- Johannesburg Water's pump stations need electricity to feed the metro's water towers.
- If there is not enough electricity supply some residents may have no water at all at times.
- The country has been on Stage 6 load shedding since Sunday.
Bulk water supplier Johannesburg Water has cautioned continued Stage 6 load shedding will likely impact water supply in the city.
On Monday, the entity said the pump stations, which supply water to the city's water towers, were affected during electrical outages.
It added this had resulted in poor pressure or no water at all in various water zones.
A move to Stage 6 load shedding was announced on Sunday after a week of large-scale breakdowns at Eskom's coal power stations.
Eskom chief executive officer André de Ruyter said high load shedding levels were expected this week.
ROLLING COVERAGE | Eskom and load shedding news as it happens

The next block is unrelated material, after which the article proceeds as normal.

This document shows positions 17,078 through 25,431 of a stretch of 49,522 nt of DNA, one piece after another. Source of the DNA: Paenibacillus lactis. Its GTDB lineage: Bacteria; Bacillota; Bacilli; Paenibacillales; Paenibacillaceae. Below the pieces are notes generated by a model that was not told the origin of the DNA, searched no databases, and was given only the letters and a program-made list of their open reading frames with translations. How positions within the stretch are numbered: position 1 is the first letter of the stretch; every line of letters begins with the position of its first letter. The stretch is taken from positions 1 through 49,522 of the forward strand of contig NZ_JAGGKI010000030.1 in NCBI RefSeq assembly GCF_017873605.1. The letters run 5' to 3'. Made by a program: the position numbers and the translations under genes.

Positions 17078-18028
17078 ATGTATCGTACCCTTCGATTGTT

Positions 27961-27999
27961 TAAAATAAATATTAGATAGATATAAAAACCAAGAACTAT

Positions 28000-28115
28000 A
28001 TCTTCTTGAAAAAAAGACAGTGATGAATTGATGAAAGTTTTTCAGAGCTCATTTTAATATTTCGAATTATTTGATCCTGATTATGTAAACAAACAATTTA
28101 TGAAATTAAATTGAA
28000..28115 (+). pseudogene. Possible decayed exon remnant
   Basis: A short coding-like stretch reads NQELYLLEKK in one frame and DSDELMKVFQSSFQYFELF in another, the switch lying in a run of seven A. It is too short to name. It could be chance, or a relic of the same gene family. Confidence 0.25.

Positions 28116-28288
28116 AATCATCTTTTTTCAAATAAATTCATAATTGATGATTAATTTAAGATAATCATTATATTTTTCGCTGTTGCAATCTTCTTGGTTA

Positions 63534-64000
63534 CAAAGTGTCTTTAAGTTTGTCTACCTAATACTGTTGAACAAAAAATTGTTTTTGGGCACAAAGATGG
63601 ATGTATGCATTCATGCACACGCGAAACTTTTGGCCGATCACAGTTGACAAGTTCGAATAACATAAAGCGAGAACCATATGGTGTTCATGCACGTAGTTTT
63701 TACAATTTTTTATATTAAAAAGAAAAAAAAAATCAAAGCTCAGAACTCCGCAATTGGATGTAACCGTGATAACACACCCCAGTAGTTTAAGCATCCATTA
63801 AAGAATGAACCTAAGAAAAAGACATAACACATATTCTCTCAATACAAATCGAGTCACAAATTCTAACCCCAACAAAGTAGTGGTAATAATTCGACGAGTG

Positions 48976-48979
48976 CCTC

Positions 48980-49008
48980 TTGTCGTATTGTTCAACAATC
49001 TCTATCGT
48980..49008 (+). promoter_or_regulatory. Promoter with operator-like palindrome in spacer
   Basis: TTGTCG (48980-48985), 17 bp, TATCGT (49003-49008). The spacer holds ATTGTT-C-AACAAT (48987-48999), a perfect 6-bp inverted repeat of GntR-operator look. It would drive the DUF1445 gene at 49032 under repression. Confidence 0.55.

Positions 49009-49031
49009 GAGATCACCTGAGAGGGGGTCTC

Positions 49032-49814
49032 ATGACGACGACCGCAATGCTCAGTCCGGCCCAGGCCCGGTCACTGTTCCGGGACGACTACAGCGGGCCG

Increased load shedding, above the planned levels to accommodate maintenance, is expected during summer.
In response to the level 6 announcement on Sunday, Johannesburg Water said it was "monitoring affected infrastructure and ensuring that water supply [was] restored as soon as possible".
But the city was already experiencing water supply issues on level 5 on Saturday.
Residents in the areas supplied by the Brixton, Hursthill and Crosby reservoirs and the Brixton Tower are in danger of running out of water as water levels are low.
"Customers in higher lying areas may experience low pressure or no water due to lower capacity," Johannesburg Water said.
There are planned outages in Lenasia Ext 1. On top of the electricity issues, the city already has level one water restrictions in place.
The restrictions were implemented at the beginning of the month and are expected to run until the end of March 2023.
According to the restrictions, residents were prohibited from irrigating gardens and using hose pipes to clean driveways with municipal water between 06:00 and 18:00.